I am a solar physics researcher, Maui based. My research interests are,

The solar coronal heating puzzle, contrasted with measured inputs, e.g., the heating power expression based on observed quantities.
Magnetic topology and reconstruction of the solar corona, e.g., the magnetic helicity calculation, searching for a null point, separatrix, and separator, and computing the quasi-separatrix layer.
MHD instabilities that trigger eruptions, e.g., the kink instability related to the twist number before and after eruption.
Solar and stellar flares model and statistics.
Spectropolarimetric inversion and post-processing for solar lower atmospheric observations. Currently works on the DKIST VISP data.


In the study “A Possible Mechanism for ‘Late Phase’ in Stellar White-Light Flares”, we explore the unique brightness pattern of M-dwarf star flares observed by the TESS satellite: a sharp peak followed by a slower secondary one. We see similar patterns in our Sun due to long hot gas loops distinct from main flare sites. Inspired by these solar patterns, our simulations for star flares suggest that post-flare, the gas in these loops becomes dense, causing them to shine brightly, consistent with TESS observations. The longer these loops evolve, the more distinct the second brightness peak becomes, indicating more flare energy. We theorize that this dense gas in the post-flare loops might account for these unique brightness patterns.

Our Spectropolarimetric Inversion in Four Dimensions with Deep Learning (SpIN4D) project aims to develop deep convolutional neural networks to estimate the solar photosphere’s physical properties based on the spectropolarimetric observations from NSF’s Daniel K. Inouye Solar Telescope (DKIST). We have performed a series of MURaM radiative MHD simulations for a quiet-Sun model with various mean magnetic field strengths, accumulating 85 TB of atmospheric data and 20.1 TB of synthetic spectra. As one of our validation efforts, we obtained high-resolution, multi-line observations for a plage region using the Visible Spectro-Polarimeter (ViSP) instrument on DKIST, and compared the data with the MHD simulation. Employing Stokes inversion techniques via both LTE and non-LTE codes (SIR and DeSIRe), we analyzed several spectral lines (Fe I 630 nm pairs, Na D I 589.6 nm, Fe I 589.2 nm, and Ni I 589.3 nm) whose formation heights range from the photosphere to the lower chromosphere. Atmospheric parameters, including magnetic field strength, electron pressure, and temperature across varied layers, were statistically assessed against MURaM simulations at corresponding optical depths.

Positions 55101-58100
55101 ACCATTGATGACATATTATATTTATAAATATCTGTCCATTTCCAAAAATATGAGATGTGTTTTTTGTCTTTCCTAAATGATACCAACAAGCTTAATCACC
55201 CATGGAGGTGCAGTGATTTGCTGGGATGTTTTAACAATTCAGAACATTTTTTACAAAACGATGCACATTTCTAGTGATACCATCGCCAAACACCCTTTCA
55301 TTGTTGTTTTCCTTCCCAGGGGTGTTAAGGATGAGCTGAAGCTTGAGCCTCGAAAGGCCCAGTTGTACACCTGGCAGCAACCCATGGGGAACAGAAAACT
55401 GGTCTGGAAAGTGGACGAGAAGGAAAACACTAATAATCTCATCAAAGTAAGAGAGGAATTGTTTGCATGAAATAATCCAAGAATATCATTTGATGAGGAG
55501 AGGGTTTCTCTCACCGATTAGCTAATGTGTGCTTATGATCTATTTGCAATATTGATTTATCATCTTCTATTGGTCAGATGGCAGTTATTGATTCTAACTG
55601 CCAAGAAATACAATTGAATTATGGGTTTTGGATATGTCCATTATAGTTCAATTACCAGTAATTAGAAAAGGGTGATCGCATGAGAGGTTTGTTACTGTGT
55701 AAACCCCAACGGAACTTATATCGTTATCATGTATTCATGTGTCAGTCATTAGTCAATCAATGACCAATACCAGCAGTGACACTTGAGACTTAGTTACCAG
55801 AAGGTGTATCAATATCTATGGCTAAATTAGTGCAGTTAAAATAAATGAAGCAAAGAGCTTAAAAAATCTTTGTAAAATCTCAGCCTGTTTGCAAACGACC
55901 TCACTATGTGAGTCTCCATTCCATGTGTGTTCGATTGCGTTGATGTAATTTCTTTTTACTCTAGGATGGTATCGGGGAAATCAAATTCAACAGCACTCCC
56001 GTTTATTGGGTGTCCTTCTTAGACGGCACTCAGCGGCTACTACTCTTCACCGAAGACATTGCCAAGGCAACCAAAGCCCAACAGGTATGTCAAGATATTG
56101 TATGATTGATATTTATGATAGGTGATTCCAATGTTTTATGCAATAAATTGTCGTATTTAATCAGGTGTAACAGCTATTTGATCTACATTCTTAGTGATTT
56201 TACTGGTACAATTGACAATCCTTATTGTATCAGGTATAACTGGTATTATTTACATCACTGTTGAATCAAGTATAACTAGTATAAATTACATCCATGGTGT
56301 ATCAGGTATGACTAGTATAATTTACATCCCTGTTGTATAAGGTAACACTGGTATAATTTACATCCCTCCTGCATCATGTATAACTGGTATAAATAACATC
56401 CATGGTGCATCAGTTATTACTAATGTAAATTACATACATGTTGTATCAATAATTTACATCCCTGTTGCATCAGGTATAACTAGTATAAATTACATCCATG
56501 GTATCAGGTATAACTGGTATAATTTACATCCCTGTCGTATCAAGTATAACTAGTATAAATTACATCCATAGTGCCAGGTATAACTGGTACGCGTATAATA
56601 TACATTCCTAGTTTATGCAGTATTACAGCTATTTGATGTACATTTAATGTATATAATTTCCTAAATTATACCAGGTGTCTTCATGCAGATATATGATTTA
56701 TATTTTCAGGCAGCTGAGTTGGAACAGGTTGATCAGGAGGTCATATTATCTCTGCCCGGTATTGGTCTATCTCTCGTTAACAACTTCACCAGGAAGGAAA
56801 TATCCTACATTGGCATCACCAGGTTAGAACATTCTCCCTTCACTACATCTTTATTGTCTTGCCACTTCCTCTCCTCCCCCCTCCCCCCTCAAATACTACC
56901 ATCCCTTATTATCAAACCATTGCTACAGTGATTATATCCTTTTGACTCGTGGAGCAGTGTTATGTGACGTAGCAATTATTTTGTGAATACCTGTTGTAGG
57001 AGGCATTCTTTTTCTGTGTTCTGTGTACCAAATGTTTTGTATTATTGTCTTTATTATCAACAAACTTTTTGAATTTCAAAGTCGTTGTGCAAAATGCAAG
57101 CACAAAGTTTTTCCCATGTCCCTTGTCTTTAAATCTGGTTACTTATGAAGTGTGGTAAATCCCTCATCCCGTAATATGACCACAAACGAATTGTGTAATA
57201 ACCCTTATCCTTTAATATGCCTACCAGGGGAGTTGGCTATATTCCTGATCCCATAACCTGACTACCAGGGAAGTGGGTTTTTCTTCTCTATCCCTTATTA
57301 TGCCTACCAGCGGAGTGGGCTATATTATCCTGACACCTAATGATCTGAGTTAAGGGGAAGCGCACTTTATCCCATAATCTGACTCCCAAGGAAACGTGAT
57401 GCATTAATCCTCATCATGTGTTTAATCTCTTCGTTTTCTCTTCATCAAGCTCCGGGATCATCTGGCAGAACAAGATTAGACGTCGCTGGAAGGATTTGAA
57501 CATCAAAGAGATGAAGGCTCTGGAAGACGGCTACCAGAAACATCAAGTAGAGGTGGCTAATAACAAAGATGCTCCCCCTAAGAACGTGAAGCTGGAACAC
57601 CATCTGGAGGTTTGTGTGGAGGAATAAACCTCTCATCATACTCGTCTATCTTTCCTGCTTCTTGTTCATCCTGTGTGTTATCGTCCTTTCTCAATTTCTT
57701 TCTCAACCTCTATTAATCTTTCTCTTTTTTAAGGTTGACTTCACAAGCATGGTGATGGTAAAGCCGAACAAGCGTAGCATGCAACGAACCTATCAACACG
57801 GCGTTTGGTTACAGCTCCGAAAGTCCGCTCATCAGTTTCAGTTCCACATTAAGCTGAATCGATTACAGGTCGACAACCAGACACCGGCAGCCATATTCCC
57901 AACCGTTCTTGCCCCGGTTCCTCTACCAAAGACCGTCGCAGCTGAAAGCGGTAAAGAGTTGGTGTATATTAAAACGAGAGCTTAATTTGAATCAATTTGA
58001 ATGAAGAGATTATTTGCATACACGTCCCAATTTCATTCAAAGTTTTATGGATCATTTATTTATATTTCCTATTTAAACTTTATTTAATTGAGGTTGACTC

Solar Physics Postdoctoral Fellow
Ph.D. 2018, Nanjing University, China
IfA Maui,